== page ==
Built on the orders of King George II in the wake of the Jacobite Rebellion of 1745, Fort George is still in use as army barracks today. It is one of the largest and best preserved forts in Europe, a spectacular complex of fortifications and garrison buildings set on a spit of land jutting into the Moray Firth. It’s approached along a scenic road that takes you through sandstone tunnels and over the white wooden bridges that span the moats. Once there, you’re rewarded with magnificent coastal views from the ramparts, from where you can often spot dolphins in the sea.
A short (12min) film recounting the Fort George story is a good starting point for a tour, and a ninety-minute multilingual audio tour is available to guide you around the extensive site. The Historic Barrack Rooms vividly recreate the living conditions of the eighteenth-century soldiers who lived here. Other highlights include the Grand Magazine, which once held thousands of gunpowder barrels and now stores a vast collection of eighteenth-century arms; the garrison chapel; a dog cemetery; and the Camp Cinema with its short film of a nineteenth century battle re-enactment. There’s a special quiz sheet for children, and summertime family events – though the shiny weapons, towering buildings and vast space to run around in provide ample enjoyment for younger visitors.
Though built to be impregnable, the fort is very accessible today. From the car park it’s around two hundred yards to the visitor centre and main entrance, mostly across level ground, but with two short stretches of cobbles to cross. You can borrow powered scooters at the visitor centre, as well as some manual wheelchairs. The site is largely wheelchair accessible, though assistance may be needed up one of the six grassy ramps (twenty degrees) onto the ramparts or up the slight step into the Barrack Rooms. The Regimental Museum is spread across three floors of the former Lieutenant Governor’s house with a stair lift allowing access from the ground to the middle floor, but not up to the top floor. There are two sets of accessible toilets: one in the main garrison area, the other in the café. An induction loop is available in the audio-visual theatre and in the shop and main reception area.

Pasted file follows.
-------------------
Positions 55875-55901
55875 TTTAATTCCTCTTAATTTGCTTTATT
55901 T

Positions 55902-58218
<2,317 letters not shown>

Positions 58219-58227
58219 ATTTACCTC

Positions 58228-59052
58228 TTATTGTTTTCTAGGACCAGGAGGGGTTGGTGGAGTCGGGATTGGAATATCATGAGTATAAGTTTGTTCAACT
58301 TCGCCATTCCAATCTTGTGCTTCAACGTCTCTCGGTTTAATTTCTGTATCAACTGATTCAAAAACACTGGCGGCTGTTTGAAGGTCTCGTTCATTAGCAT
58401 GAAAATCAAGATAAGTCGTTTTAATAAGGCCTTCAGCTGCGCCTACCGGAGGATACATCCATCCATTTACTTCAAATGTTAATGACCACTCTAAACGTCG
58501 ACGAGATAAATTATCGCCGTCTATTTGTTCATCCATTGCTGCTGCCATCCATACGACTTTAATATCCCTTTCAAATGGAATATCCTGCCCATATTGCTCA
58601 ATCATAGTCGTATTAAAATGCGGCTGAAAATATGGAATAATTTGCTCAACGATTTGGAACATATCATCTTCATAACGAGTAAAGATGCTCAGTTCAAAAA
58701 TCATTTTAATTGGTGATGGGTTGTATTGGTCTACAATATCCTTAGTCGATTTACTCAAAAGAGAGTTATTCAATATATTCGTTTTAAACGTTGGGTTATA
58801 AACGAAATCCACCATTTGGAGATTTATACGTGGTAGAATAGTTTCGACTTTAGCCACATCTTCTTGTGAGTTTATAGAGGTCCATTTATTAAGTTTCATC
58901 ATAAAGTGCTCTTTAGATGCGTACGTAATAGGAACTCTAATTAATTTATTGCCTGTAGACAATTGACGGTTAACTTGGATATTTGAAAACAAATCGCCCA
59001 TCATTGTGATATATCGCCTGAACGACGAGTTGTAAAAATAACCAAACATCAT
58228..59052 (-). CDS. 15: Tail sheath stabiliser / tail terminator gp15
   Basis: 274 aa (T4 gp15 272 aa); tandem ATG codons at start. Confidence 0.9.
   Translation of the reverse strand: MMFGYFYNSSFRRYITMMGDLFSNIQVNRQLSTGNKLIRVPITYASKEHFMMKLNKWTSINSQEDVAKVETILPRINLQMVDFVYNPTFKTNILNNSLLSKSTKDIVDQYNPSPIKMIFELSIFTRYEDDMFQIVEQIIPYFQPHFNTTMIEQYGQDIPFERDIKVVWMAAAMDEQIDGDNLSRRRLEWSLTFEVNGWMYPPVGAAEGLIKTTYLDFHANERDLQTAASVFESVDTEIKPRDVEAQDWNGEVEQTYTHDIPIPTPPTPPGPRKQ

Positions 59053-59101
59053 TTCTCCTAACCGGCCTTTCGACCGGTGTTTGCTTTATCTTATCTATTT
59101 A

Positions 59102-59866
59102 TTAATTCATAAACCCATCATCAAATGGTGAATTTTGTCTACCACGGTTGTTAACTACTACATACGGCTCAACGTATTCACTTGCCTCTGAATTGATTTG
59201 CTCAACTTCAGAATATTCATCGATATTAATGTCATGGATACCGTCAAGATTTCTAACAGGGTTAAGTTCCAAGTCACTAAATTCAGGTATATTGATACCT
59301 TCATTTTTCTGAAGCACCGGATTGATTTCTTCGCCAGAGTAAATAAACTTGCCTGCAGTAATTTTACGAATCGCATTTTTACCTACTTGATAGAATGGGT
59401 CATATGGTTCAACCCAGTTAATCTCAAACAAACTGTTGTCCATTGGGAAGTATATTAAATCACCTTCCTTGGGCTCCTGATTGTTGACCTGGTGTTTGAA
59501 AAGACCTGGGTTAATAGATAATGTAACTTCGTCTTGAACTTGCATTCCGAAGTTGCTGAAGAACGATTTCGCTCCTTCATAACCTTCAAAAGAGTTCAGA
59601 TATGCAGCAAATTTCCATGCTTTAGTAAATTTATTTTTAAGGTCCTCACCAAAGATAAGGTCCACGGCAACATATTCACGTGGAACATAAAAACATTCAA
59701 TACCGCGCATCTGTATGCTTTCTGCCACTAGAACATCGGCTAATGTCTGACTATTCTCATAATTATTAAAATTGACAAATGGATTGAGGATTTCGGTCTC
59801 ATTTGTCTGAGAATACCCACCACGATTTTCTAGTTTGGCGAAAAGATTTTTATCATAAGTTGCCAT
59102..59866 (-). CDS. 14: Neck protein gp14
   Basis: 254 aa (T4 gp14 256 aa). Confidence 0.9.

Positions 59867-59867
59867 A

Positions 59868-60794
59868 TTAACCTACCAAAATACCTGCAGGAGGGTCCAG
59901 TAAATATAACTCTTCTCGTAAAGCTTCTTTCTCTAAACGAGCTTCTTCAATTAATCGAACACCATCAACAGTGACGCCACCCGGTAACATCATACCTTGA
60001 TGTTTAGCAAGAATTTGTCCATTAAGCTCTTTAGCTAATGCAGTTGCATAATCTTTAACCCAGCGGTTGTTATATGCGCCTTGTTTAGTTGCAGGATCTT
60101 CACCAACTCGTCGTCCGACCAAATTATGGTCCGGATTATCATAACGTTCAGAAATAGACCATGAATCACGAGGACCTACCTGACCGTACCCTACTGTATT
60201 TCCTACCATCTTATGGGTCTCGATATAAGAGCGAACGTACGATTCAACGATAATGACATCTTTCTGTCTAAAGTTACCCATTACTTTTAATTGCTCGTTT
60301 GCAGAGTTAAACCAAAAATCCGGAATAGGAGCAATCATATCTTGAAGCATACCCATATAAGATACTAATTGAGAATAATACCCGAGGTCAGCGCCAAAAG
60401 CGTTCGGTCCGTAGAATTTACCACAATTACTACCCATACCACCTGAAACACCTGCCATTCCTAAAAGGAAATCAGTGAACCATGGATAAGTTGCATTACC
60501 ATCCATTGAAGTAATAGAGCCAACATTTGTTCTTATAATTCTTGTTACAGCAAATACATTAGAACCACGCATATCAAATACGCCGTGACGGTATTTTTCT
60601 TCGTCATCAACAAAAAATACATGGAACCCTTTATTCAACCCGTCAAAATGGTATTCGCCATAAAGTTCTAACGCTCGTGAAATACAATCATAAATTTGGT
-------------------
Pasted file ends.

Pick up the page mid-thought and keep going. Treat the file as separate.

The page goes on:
Food & drink: The Fort George Café sells homemade, locally sourced food such as soup and sandwich lunches, and has level access and disabled toilets. The fort’s Red Hackle Restaurant is primarily for soldiers, but is also open to the public at lunchtime – it may be closed if the troops are away. There is one step at its rear entrance, more at the front.